back to Mainly for Non-Believers
That’s what Jack Miles called his book on the Bible. I’ll confess I don’t care for it very much though I found it littered with really interesting proposals and insights; but then, what do I know, it won the Pulitzer. Still, I can’t surrender my mind even to such an august body of literary judges. All in all, to me it’s an ordinary book. Still, though I read the biblical text differently than Jack Miles he’s spot on when he insists on reading the text, which often shocks as well as delights.
My own impression is that the bulk of non-believers are non-believers for reasons other than what they read and hear people say (see Why are There Atheists?). But I think reading a good biography of God would open their eyes to hidden prejudices and obvious misunderstandings (I think it would open the eyes of a lot of believers as well).
Much of what we hear from believing people isn’t God’s biography, which comes to its clearest expression in the Story of Jesus Christ; what we hear is an endless harping on how we should be nice people. The Bible becomes a book of moral principles, a guide to right living. We can hardly deny that the Hebrew-Christian scriptures, whatever else we think of them, have been such a guide to countless generations. But to reduce the scriptures to that is to miss the essential nature of those scriptures and simply by default, if we ignore the “God-biography” nature of them, we sever ethics from biography and that’s a catastrophe (which is another discussion for another time). By and by the Bible becomes a bore when we ceaselessly comb it for little nuggets on how to be “nicer”. The drama disappears, the astonishing truths about who God is, what he has done and what he is doing with and in this chaotic world—these truths get buried under a mountain of banal moralising.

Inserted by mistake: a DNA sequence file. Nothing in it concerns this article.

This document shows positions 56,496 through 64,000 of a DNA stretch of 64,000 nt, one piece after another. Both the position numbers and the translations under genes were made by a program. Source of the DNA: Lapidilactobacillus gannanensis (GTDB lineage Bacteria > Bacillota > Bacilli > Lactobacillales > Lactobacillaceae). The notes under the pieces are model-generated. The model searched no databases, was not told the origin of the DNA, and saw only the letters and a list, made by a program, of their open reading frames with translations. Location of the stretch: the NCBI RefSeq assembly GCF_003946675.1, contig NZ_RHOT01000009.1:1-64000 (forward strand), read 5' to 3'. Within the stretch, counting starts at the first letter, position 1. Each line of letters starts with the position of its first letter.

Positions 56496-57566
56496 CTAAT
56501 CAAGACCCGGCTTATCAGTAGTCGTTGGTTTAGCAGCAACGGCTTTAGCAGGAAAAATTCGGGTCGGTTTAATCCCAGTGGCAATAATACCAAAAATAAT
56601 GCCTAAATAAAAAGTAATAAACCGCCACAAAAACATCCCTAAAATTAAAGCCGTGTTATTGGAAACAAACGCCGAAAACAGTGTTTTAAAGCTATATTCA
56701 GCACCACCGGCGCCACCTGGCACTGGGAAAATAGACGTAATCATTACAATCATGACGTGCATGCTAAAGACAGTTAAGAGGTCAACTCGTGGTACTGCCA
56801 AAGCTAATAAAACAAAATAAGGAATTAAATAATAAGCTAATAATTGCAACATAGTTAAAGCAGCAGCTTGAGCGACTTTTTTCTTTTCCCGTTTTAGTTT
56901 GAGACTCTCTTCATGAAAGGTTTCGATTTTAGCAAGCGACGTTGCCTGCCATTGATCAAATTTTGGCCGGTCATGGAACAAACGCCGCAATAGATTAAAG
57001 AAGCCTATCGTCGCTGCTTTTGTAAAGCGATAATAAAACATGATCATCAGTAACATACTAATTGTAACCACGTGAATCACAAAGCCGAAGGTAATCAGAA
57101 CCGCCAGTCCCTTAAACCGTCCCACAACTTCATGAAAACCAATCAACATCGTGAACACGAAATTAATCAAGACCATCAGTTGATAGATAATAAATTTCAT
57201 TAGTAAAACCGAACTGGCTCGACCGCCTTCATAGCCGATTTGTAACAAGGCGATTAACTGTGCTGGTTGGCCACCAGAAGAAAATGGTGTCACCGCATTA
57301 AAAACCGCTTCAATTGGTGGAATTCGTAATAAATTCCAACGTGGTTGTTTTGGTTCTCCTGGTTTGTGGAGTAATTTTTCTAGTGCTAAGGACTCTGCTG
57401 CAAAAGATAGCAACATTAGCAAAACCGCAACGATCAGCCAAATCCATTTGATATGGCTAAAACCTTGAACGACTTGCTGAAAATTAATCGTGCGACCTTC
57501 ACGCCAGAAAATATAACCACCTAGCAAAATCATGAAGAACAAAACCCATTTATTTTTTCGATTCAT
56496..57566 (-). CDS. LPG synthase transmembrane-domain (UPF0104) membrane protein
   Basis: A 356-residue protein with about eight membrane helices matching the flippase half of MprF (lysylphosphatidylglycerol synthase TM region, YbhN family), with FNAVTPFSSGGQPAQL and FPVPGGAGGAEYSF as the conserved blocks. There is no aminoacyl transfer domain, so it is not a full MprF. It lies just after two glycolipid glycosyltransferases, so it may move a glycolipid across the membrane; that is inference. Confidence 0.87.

By the time we’re done serving up that pap the non-believer may almost be excused when she or he dismisses the Bible as an ancient book of moral maxims which may or may not be relevant to a modern society and world. If only there was a way to interest non-believers to get into the Bible and allow it to tell its own Story in its own way (that’s a bit more difficult than it sounds but an honest go of it can be made). I understand I’m speaking as a Christian when I say that there’s something enthralling about the Story of a sovereign and holy loving Lord, a human pair, lost innocence, a lost garden, a dangerous and costly search and a glorious rescue. The Bible is a biography of God and his relationship with a lost humanity.
Don’t be fooled by the ignorance of some of us Christians—we mean well, but the Bible’s not, “A Divine Guide to the Virtuous”. It’s about a God more passionate than Alexander the Great with a mission not to make the world